Some of my anti-comics correspondents claim that reading a graphic novel is not really "reading" at all. They're right. It's something else again. In the case of "Fahrenheit 451," it's more like a life-changing immersion in ideas, words, echoes, symbols, characters, lines, colors, nightmares -- and finally, daybreak.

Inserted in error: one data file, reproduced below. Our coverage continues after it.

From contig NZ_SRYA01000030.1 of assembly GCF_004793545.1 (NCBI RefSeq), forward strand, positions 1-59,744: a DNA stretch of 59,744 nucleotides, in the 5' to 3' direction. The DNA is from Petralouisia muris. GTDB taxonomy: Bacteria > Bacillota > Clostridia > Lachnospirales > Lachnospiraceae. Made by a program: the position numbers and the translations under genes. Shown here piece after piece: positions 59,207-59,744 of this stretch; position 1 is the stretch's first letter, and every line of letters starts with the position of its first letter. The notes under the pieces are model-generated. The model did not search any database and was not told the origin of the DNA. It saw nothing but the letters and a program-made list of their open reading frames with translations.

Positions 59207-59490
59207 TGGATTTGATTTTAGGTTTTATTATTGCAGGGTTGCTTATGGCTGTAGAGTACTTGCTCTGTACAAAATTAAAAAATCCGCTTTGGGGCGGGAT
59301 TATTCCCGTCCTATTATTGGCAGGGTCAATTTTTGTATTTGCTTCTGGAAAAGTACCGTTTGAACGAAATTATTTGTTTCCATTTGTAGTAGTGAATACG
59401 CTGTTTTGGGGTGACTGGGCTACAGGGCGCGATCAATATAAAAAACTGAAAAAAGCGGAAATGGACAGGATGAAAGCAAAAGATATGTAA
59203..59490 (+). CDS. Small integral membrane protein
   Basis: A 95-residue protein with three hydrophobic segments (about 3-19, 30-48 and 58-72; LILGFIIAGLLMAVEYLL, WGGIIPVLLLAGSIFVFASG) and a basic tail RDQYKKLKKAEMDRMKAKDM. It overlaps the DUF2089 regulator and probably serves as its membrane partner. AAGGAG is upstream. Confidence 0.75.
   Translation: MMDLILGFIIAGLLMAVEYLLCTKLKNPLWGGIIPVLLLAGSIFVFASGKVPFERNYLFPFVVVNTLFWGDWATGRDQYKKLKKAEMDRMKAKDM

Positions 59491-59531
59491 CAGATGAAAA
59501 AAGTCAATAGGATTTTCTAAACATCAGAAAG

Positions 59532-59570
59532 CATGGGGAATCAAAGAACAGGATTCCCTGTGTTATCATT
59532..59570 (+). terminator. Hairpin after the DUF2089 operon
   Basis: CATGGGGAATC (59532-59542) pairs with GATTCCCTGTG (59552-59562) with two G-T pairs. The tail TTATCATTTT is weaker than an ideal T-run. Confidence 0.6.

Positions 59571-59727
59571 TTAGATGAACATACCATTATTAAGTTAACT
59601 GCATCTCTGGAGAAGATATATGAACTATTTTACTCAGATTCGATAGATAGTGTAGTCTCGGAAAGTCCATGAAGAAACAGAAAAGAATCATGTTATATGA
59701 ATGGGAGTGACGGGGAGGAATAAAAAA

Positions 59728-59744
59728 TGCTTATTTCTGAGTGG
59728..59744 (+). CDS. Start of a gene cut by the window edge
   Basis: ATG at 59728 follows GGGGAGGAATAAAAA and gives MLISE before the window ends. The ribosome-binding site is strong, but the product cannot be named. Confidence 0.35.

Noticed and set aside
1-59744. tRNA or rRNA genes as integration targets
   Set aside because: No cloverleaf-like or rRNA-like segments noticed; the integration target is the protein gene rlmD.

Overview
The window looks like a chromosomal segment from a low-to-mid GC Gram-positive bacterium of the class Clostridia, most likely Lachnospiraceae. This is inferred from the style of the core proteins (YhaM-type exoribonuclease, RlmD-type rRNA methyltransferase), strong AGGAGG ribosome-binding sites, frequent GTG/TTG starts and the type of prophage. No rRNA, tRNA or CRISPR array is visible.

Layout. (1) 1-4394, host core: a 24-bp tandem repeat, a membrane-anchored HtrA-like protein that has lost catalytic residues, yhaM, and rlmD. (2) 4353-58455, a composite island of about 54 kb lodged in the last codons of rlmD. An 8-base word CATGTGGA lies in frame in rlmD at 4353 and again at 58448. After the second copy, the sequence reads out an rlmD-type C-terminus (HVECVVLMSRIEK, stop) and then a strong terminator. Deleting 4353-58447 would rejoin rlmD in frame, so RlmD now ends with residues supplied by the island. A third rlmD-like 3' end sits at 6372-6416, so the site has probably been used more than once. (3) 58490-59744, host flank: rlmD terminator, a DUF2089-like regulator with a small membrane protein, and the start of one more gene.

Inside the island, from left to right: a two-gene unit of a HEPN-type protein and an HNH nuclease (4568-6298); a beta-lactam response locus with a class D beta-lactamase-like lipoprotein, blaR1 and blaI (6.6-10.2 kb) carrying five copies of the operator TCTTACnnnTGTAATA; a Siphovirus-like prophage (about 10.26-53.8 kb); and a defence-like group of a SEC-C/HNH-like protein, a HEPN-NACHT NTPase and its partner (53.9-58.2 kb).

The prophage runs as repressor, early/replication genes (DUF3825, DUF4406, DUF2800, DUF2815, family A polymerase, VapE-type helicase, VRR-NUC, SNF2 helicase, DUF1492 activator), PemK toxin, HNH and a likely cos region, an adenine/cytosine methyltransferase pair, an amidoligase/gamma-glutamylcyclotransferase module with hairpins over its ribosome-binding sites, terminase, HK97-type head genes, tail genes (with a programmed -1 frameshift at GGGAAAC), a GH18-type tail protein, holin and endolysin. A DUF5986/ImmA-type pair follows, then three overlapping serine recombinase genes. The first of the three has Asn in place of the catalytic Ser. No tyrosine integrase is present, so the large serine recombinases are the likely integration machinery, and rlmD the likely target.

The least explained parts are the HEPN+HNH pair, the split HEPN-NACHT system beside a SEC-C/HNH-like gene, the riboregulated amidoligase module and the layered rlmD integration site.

Chicago Tribune cultural critic Julia Keller really enjoyed Tim Hamilton's graphic novel version of Fahrenheit 451. So much so that she's using it as an ultimate affirmation of the best that sequential art has to offer...